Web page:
For years, civil society has been working to cover this crucial reporting gap, but they cannot stand in for the state. Ultimately, it is the government that bears the responsibility for guaranteeing fundamental rights to all citizens, protecting them from harm, and upholding binding commitments made in regional and global human rights mechanisms.

How to Better Document Violence Against Environmental Defenders

There are, however, some glimmers of hope.

A small number of national human rights institutes and government agencies — in cooperation with national statistical offices, and the U.N.’s Human Rights Office (OHCHR) — are working to bolster national-level data collection, further encouraged by the Global Action Plan set forth by the Global Alliance of National Human Rights Institutes. The U.N. is supporting this work in many countries, but progress remains limited.

In the meantime, civil society continues to organize their data collection and explore ways to further support the construction of better national datasets. The ALLIED Data Working Group represents a number of these organizations, such as CEMDA in Mexico, ANGOC’ in Indonesia, UDEFEGUA in Guatemala and CINEP in Colombia, though many others could be mentioned.

Such monitoring initiatives have been central to efforts to protect activists in many countries, but this is ultimately an obligation that must be assumed by the state to fulfil their SDG requirements. Unless they commit to monitoring violence against human rights defenders, states will continue to fail to understand the root causes of such violence and will not be able to build the evidence-based policies needed to prevent further violence.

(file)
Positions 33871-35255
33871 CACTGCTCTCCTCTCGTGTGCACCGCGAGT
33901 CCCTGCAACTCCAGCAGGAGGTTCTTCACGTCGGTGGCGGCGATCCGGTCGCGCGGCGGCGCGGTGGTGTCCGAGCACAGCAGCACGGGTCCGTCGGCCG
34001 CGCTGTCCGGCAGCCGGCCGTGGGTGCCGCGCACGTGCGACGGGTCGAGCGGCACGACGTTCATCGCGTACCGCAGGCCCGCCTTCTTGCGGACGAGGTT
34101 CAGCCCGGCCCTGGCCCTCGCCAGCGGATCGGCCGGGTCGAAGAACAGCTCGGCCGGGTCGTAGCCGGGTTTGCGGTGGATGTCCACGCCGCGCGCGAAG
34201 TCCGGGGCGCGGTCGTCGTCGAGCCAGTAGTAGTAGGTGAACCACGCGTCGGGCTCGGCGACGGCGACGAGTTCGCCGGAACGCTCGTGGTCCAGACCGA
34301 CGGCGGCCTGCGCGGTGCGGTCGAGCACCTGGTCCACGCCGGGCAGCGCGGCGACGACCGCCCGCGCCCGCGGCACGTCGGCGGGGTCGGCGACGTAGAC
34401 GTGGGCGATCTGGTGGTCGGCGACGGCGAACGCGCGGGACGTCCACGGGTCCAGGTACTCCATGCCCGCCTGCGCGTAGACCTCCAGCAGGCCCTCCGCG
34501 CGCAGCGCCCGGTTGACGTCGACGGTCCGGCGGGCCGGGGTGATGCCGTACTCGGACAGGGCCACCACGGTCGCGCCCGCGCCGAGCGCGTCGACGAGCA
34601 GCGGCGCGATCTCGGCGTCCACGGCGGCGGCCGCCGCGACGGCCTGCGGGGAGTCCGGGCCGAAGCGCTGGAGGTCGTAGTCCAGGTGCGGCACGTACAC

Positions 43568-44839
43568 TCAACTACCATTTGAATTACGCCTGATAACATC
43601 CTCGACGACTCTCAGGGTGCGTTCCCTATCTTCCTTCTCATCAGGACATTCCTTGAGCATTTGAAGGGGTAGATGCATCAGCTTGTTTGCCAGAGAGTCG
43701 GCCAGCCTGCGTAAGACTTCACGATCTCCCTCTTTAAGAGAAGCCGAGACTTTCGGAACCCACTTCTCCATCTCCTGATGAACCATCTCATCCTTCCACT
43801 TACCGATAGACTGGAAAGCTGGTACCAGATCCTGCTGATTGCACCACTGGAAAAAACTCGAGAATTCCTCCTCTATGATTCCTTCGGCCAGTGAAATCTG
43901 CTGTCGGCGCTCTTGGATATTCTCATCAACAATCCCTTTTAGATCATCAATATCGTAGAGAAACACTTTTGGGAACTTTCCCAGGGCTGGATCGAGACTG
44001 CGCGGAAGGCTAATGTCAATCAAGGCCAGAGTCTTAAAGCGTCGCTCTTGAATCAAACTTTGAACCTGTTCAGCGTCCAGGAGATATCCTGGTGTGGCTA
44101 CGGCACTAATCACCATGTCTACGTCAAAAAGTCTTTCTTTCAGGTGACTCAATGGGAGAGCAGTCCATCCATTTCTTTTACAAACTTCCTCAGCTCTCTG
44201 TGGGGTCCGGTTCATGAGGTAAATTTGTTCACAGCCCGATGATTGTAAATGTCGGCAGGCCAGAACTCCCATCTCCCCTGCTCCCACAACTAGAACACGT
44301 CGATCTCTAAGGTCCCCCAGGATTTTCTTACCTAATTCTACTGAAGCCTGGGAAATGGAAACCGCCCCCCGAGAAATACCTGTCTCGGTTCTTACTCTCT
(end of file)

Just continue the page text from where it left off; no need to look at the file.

Among its findings, the Crucial Gap report recommends five specific actions, relevant to state and intergovernmental bodies, and to data collectors broadly:

  1. States must develop and sustain mechanisms that collect and report data on attacks on environmental and human rights defenders.
  2. States should develop and support national human rights institutes to be independent, authoritative monitoring bodies of attacks.
  3. States and reporting agencies must recognize and protect the important role played by civil society data collectors, providing for their meaningful participation in monitoring processes and acknowledging their contributions, as well as the risk they incur for the work they do.
  4. Reporting bodies — including National Human Rights Institutes, custodian agencies, treaty bodies, and other data collectors — must make the work of particularly vulnerable groups, including land, environmental and indigenous human rights defenders, more visible.
  5. The international community must work towards a global, harmonized database of attacks and killings to capture the verified cases violence against land and environmental activists (and human rights defenders, more broadly), building on the work of ALLIED and others.

In order to better protect land and environmental defenders and to build policies that foster an enabling environment, the state — not civil society alone — must be monitoring, reporting on and ultimately responding to their situation. In many cases, we see government discrediting civil society monitoring work while they fail to protect defenders themselves.

Until national governments commit resources to build monitoring capacity and develop mechanisms to document violence against defenders, the message sent to civil society and the global community will be the same: that stopping violence against activists is not a priority and, as a result, it’s not monitored.

Without a state-led commitment to stop this violence, such attacks will continue.

In the nearly 10 years since Chut Wutty died, thousands of defenders across the world have lost their lives in defense of the land, environment and indigenous territories. It is time for governments to step up, assume their responsibilities, and in the next 10 years, do a better job of defending their defenders.

Comments are closed.

Comments are closed.